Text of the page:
This post was contributed by Cindy Huang, a visual artist involved in the Plateau-Mont-Royal’s Piano des villes, piano des champs initiative.
When taking a stroll through the Plateau during the next month, don’t be surprised to find yourself stumbling upon a beautifully aged, painted piano on one of the neighbourhood’s street corners. Last week, the city launched the community-based initiative, “Piano des villes, piano des champs” – the first of its kind in Montreal. Based on the “Play Me, I’m Yours” concept, two pianos painted by local artists have been planted on the streets as a way to encourage dialogue amongst community members, as well as interactions between individuals and their urban surroundings.
Funded by L’arrondissement du Plateau-Mont-Royal, the project was brought to life by two local non-profits: La Société de développement commercial Pignons sur rue Saint-Denis installed one piano on the corner of rue St-Denis and rue Marie-Anne, while Les Amis du champ des possibles (ACDP), placed another on the quieter corner of ave. Casgrain and rue St-Viateur.
I was fortunate to be invited by Les Amis du champ des possibles to paint the piano in the Mile-End, a process which consisted of sitting under the sun for two days transferring ACDP’s written research on the existing biodiversity in Le Champ des possibles (which ACDP advocates to protect) into visual language and onto the piano, while interacting with curious passersby. For those of you who have been to the corner of Casgrain/St-Viateur, you’re probably familiar with the area’s spacious, industrial, and quiet qualities, which usually provide little opportunity for intimate interactions among strangers. Yet, it was clear that the presence of this piano stirred curiosity, excitement, and confusion from people passing through, giving life to such occasions as individuals came together to express their thoughts on the project.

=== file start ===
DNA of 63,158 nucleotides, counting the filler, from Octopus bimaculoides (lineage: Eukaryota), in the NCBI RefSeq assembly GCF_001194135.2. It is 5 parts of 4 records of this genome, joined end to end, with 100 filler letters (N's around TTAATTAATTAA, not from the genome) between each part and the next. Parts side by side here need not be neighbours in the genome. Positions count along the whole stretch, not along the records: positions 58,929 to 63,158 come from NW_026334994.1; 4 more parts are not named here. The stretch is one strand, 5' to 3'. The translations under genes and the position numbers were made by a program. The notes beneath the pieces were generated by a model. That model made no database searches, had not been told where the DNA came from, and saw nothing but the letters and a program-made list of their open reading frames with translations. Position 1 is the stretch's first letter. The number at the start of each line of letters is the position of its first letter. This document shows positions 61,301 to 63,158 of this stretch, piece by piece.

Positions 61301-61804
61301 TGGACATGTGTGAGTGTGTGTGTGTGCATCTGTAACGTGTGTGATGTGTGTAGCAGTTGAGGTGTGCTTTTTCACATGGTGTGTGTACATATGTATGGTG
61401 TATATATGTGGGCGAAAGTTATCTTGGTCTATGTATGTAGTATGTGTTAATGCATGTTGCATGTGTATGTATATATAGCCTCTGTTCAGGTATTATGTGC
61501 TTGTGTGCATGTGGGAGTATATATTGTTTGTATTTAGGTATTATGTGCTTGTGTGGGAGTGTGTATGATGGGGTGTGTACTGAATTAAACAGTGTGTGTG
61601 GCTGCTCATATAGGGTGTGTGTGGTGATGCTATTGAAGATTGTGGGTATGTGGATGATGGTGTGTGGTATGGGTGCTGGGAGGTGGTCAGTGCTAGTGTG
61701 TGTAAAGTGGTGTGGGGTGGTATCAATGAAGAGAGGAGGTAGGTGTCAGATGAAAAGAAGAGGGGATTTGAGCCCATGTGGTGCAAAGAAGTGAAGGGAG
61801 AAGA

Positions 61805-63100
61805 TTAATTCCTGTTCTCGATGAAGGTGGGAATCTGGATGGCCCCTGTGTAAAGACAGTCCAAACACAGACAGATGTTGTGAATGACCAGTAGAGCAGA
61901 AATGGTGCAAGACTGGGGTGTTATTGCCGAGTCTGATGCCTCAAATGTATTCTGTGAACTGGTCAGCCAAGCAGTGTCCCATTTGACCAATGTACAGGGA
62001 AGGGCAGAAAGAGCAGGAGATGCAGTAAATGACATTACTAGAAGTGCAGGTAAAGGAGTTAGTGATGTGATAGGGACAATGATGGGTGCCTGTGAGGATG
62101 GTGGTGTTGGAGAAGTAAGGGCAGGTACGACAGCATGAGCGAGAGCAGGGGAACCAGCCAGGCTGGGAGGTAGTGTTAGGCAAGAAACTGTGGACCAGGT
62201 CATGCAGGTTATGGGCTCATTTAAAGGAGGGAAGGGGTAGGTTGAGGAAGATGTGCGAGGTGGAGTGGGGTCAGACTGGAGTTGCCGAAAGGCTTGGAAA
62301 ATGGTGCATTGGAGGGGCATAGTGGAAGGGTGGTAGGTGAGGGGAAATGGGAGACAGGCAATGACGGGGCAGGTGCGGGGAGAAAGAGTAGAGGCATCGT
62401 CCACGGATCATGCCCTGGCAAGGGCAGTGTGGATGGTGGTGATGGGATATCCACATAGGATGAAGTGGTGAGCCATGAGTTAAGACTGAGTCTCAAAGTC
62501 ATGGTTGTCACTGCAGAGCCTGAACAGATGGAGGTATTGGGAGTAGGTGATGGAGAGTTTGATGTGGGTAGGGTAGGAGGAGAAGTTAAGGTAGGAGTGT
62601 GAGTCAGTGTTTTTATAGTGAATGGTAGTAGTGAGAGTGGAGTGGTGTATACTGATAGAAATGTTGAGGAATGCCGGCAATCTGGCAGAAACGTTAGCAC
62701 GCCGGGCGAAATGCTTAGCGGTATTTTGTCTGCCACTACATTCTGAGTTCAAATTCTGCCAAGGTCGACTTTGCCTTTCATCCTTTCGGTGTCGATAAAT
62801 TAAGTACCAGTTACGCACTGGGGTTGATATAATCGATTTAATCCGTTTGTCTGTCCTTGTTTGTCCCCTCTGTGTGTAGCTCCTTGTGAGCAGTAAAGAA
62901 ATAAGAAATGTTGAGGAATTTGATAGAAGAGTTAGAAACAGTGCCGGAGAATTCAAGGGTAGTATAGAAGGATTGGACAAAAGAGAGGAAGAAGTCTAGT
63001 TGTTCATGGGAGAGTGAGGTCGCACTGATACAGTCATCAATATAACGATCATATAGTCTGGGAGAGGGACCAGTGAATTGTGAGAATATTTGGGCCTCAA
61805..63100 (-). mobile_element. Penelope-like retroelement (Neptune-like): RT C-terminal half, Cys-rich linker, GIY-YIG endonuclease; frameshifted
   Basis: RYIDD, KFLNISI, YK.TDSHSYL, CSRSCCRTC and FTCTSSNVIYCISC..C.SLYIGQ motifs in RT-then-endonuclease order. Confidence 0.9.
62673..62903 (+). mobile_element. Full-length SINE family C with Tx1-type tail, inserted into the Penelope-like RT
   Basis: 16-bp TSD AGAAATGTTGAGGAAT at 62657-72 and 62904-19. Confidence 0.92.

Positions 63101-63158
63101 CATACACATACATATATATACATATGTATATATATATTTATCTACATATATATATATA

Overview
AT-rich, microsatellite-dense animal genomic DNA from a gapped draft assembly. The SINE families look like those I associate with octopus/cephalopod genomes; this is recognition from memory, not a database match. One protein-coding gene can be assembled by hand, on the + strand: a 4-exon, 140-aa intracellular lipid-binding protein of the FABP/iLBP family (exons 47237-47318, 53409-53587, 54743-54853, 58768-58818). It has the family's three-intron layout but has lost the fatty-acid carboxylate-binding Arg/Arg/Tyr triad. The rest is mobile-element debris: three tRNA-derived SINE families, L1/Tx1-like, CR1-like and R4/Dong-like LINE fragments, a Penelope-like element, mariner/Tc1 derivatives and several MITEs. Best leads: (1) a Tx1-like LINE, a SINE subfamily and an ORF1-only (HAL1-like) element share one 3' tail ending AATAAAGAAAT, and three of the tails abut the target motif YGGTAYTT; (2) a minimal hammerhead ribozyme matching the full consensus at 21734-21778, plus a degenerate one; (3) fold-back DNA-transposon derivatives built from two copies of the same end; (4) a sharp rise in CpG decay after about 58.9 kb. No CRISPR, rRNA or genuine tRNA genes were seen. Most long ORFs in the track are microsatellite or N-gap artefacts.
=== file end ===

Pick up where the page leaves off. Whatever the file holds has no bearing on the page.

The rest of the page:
Although I have always viewed the Mile-End as a place with a unique community spirit, I was still pleasantly surprised by the constant delightful interactions in which I found myself with people walking, biking, and driving by. Apart from the countless friendly individuals who stopped by just to say “Good job!,” a man who worked in the adjacent building kindly offered me a delicious homemade brownie, another person thoughtfully constructed a DIY sunshade system to help protect me from the heat, local artists stopped in their tracks to share their own artwork with me, and a few individuals stopped to play the piano, including local singer-songwriter Gabriella Hook. As small crowds gathered around the piano-players, the street corner was reshaped into an intimate performance stage.
That is to say, even before the official launch of the project, it was evident that the pianos were able to meet their objective of generating dialogue within the community. And it excites me to think that what may merely appear to be a peculiar scene of a piano on the sidewalk will in fact act as a catalyst to the birth of new experiences and new relationships among community members in Montreal’s urban setting.